No single member of Congress of either party, in either chamber, is a more persistent advocate of the human rights of the North Korean people than Representative Ed Royce. Royce represents California’s 40 District in Orange County, which contains a large Korean-American constituency. Just as the situation in Cuba seemed to inspire outgoing Chair Ileana Ros-Lehtinen the most, the situation in North Korea has always seemed to inspire Royce the most.
Yesterday, I learned that Royce has been selected to be Chairman of the House Foreign Affairs Committee when the new Congress is sworn in. After his selection, Royce wrote this on his blog — yes, he even blogs:
What’s next now that I have been entrusted with Committee gavel? Iran’s march toward nuclear weapons is a grave threat that demands constant attention and great pressure on Tehran. Daily crisis come and go – but this menace has been building for years. I have been focused on North Korea’s weapons proliferation for a long time, and U.S. international broadcasting efforts –including “Freedom Radios”– need to get better, fast.
After years of sacrifice, Americans are weary of engagement. But while we can’t step away from the many challenges abroad, I’ll be working to see that U.S. policy is smart and focused, and that we make the best use of our limited resources. I want to reach out to the Senate Foreign Relations Committee. It doesn’t make a lot of sense to pass legislation in the House with little Senate support.
After several years of blogging, I think my readers understand the issues I feel strongly about and my general foreign policy approach. The Speaker of the House, others in Republican leadership, and many of my other colleagues have given me a great vote of confidence. As chairman, I’ll be better positioned to advance the causes many of you care deeply about.
Ros-Lehtinen still managed to win the coveted Human Scum Award two years ago, so I’m guessing the editorial writers at KCNA are really not going to like Royce. Royce has long been well-served by an exceptionally energetic, capable, and elegant staffer named Yong Kim. As Chairman, he will also inherent a cadre of professional committee staff, including Dennis Halpin, a former U.S. Consul in Pusan, a Korean speaker, and a stalwart advocate for the North Korean people.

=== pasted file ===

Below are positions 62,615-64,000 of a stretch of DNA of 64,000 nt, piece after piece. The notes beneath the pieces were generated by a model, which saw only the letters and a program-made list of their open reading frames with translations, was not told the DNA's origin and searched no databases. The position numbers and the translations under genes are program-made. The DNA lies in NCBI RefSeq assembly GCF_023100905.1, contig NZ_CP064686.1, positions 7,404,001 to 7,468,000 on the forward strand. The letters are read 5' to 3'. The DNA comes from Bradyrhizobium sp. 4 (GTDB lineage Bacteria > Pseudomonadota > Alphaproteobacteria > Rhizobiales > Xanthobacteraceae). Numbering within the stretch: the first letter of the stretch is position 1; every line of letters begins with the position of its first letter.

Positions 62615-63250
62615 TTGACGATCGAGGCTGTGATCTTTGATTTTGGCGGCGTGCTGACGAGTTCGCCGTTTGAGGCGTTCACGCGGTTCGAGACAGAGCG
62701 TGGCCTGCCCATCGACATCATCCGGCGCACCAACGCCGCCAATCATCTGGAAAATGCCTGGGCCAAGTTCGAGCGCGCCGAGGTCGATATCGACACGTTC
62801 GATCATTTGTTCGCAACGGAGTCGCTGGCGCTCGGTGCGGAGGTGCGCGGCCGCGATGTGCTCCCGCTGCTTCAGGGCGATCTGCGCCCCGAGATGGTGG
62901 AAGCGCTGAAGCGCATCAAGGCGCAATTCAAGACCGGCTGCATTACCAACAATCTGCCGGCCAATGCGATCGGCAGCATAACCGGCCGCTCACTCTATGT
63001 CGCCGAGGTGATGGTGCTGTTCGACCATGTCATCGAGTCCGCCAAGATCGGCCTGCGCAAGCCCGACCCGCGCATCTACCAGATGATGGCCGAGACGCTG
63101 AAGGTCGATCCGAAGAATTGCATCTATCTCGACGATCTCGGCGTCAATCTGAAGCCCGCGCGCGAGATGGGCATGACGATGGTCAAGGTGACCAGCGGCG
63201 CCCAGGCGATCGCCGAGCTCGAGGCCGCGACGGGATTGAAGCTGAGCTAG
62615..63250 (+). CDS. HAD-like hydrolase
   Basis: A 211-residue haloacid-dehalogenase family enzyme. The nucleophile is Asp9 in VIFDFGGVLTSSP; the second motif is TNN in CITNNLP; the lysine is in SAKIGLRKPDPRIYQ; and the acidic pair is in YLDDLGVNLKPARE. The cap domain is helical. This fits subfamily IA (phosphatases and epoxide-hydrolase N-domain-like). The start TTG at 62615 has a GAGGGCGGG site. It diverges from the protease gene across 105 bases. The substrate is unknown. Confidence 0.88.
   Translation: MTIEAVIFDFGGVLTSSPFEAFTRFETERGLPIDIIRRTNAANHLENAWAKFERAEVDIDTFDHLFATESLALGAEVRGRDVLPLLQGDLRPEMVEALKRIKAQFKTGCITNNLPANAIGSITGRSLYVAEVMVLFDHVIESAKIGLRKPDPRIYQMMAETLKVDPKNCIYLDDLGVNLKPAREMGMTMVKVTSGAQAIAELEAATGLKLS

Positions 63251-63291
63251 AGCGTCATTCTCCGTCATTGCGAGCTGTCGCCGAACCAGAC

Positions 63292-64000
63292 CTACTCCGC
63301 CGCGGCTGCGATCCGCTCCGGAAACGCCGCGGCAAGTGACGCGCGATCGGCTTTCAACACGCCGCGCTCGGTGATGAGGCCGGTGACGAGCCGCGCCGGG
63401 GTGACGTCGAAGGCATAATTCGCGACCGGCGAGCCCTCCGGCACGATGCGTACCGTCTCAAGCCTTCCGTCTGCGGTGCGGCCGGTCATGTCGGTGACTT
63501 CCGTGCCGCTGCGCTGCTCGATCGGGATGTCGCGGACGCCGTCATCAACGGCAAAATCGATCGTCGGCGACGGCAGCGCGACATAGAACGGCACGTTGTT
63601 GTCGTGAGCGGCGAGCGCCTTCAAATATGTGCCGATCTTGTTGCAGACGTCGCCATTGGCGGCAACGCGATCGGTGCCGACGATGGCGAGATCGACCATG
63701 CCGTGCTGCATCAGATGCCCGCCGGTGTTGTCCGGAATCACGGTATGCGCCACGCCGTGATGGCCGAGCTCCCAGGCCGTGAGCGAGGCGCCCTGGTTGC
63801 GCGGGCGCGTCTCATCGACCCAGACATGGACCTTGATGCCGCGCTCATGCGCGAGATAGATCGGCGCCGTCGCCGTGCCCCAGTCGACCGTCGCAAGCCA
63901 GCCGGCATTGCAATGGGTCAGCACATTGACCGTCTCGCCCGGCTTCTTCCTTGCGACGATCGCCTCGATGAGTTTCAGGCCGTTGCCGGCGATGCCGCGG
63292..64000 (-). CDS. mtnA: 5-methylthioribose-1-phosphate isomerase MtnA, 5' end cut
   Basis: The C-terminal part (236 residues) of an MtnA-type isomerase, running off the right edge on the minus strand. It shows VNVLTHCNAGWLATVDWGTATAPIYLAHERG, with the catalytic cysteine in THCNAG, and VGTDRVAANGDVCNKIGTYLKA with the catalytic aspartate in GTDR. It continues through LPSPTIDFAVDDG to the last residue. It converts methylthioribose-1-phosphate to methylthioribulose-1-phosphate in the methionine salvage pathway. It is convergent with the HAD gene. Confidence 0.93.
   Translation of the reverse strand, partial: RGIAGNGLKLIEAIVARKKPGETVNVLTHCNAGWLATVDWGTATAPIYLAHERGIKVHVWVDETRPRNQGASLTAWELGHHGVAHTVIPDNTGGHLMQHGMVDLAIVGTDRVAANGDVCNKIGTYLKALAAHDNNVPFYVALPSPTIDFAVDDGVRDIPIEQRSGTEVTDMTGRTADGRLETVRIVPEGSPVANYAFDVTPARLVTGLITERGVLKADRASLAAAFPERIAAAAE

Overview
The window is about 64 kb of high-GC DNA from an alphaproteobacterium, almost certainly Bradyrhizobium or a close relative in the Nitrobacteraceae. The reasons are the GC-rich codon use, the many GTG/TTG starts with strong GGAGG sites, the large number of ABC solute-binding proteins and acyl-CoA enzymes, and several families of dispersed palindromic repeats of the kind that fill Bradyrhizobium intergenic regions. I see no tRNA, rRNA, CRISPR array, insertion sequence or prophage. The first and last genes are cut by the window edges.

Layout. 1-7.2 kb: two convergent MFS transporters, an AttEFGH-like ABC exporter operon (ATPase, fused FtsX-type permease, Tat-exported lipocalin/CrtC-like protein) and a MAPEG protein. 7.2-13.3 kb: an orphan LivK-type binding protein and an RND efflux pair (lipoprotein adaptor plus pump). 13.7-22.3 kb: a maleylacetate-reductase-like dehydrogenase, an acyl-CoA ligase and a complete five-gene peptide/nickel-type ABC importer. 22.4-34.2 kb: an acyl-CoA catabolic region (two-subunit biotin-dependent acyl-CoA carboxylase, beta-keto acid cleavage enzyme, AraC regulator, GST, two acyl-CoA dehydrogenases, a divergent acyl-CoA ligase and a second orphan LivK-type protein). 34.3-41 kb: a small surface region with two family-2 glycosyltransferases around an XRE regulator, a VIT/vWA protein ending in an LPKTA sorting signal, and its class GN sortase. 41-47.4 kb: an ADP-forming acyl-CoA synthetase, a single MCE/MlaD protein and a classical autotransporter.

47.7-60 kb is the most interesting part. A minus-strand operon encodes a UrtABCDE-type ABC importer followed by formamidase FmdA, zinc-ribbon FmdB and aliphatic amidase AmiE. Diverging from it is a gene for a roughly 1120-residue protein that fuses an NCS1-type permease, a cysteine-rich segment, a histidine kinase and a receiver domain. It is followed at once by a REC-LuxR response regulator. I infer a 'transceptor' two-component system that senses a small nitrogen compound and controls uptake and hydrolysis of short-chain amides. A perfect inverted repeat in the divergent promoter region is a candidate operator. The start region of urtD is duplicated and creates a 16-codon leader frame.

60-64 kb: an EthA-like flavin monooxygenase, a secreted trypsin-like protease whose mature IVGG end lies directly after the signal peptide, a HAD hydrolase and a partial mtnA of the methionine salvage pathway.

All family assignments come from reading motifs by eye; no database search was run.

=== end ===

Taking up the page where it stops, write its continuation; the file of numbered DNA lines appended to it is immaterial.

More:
As Royce points out, there isn’t much the House can do without the Senate, and if he doesn’t eventually become Secretary of State, the awful John Kerry will probably continue as Chairman of Senate Foreign Relations. To give a few examples of Kerry’s actions on North Korea, he was a strong supporter of Chris Hill’s nomination for a suspiciously short term as U.S. Ambassador to Iraq, long after failures and lies of Agreed Framework II were obvious to anyone who was paying attention. In 2009, Kerry also blocked legislation to put North Korea back on the list of state sponsors of terrorism. Since then, North Korea has attacked South Korea twice, tested one nuke and one ICBM, made multiple threats to attack foreign civilian targets in its state media, and launched a poison needle assassination campaign against dissidents and human rights activists (more here).
Heartfelt congratulations to Chairman-Elect Royce, along with my best wishes as he takes on the considerable challenges before him.